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The American Journal of Managed Care August 2018
Impact of a Medical Home Model on Costs and Utilization Among Comorbid HIV-Positive Medicaid Patients
Paul Crits-Christoph, PhD; Robert Gallop, PhD; Elizabeth Noll, PhD; Aileen Rothbard, ScD; Caroline K. Diehl, BS; Mary Beth Connolly Gibbons, PhD; Robert Gross, MD, MSCE; and Karin V. Rhodes, MD, MS
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Andrew M. Heekin, PhD; John Kontor, MD; Harry C. Sax, MD; Michelle S. Keller, MPH; Anne Wellington, BA; and Scott Weingarten, MD
Precision Medicine and Sharing Medical Data in Real Time: Opportunities and Barriers
Y. Tony Yang, ScD, and Brian Chen, PhD, JD
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Michael E. Chernew, PhD
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John F. Steiner, MD, MPH; Michael R. Shainline, MS, MBA; Jennifer Z. Dahlgren, MS; Alan Kroll, MSPT, MBA; and Stan Xu, PhD
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Baseline and Postfusion Opioid Burden for Patients With Low Back Pain
Kevin L. Ong, PhD; Kirsten E. Stoner, PhD; B. Min Yun, PhD; Edmund Lau, MS; and Avram A. Edidin, PhD
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Baseline and Postfusion Opioid Burden for Patients With Low Back Pain

Kevin L. Ong, PhD; Kirsten E. Stoner, PhD; B. Min Yun, PhD; Edmund Lau, MS; and Avram A. Edidin, PhD
Patients with low back pain have a high opioid burden, which increases following spinal fusion surgery; 27% of fusion patients filled opioid prescriptions at least 12 months post surgery.

Objectives: To evaluate opioid usage patterns for patients with low back pain (LBP) with and without spinal fusion surgery (fusion patients and nonfusion patients, respectively), including long-term prescriptions post fusion.

Study Design: Claims data of outpatient pharmaceutical prescriptions from privately insured patients.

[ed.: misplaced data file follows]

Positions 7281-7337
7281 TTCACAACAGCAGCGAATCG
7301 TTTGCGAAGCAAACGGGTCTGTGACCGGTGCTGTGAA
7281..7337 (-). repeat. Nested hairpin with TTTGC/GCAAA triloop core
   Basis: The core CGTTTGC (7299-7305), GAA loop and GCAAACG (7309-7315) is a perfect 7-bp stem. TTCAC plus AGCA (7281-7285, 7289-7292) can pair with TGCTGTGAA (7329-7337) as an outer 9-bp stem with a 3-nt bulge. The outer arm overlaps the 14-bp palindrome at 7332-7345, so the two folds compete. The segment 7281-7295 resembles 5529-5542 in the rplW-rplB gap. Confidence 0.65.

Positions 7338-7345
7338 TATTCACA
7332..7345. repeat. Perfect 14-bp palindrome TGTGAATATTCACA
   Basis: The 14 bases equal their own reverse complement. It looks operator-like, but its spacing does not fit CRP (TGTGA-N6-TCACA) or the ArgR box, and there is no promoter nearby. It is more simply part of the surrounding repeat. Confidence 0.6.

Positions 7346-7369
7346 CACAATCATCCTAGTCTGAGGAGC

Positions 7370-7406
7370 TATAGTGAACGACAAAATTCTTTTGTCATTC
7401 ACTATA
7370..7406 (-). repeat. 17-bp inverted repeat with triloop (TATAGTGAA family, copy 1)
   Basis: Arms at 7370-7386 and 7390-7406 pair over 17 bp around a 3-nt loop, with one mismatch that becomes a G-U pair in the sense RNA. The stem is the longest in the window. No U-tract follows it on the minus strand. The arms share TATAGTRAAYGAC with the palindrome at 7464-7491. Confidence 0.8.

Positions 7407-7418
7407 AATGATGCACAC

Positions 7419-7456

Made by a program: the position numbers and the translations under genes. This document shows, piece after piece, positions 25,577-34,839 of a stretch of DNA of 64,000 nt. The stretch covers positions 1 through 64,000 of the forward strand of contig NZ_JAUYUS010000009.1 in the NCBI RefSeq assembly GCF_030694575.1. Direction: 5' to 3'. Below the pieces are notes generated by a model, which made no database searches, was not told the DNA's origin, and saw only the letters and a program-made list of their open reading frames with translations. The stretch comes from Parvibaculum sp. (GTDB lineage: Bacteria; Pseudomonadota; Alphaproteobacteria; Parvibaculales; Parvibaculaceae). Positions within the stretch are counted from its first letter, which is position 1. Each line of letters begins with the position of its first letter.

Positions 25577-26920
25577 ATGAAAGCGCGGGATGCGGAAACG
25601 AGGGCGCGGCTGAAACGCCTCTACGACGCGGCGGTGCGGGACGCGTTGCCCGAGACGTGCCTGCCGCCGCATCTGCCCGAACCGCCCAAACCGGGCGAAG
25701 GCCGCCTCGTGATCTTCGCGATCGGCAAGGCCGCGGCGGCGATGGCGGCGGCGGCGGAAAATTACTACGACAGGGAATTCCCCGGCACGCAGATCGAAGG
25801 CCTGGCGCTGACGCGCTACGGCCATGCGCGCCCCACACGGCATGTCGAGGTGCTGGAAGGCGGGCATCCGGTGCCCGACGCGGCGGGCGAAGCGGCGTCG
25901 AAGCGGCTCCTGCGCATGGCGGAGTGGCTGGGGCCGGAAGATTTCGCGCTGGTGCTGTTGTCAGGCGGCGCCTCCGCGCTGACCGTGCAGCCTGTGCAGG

Methods: The 3-year utilization, cost, and morphine milligram equivalents (MME) of opioid prescriptions were evaluated for patients with LBP with and without lumbar fusion. For fusion patients, opioid prescriptions before and after fusion, as well as prescription use 3, 6, and 12 months following fusion surgery, were analyzed.

Results: Thirty-one percent of patients with LBP had opioid prescriptions within the first 6 months of initial diagnosis, which increased to 42.1% within 3 years. More than twice as many fusion patients as nonfusion patients filled opioid prescriptions (87.2% vs 41.5%; P <.001). Fusion patients had 62% and 48% more days with opioid dosages of at least 50 and at least 90 MME/day, respectively, than nonfusion patients (≥50 MME/day, 84 days vs 52 days; ≥90 MME/day, 50 days vs 34 days; both P <.001). Opioid burden was greater for fusion patients following surgery. Fusion patients continued to have 2 months’ supply with at least 50 MME/day and 1 month’s supply with at least 90 MME/day at least 12 months following surgery.

Conclusions: The opioid burden in the LBP population is high and is further elevated in those who subsequently undergo fusion surgery. Long-term opioid prescriptions persisted in 27% of fusion patients 12 months post surgery. Efforts to identify efficacious alternative therapies to treat LBP may reduce the societal burden of chronic opioid use.

Am J Manag Care. 2018;24(8):e234-e240

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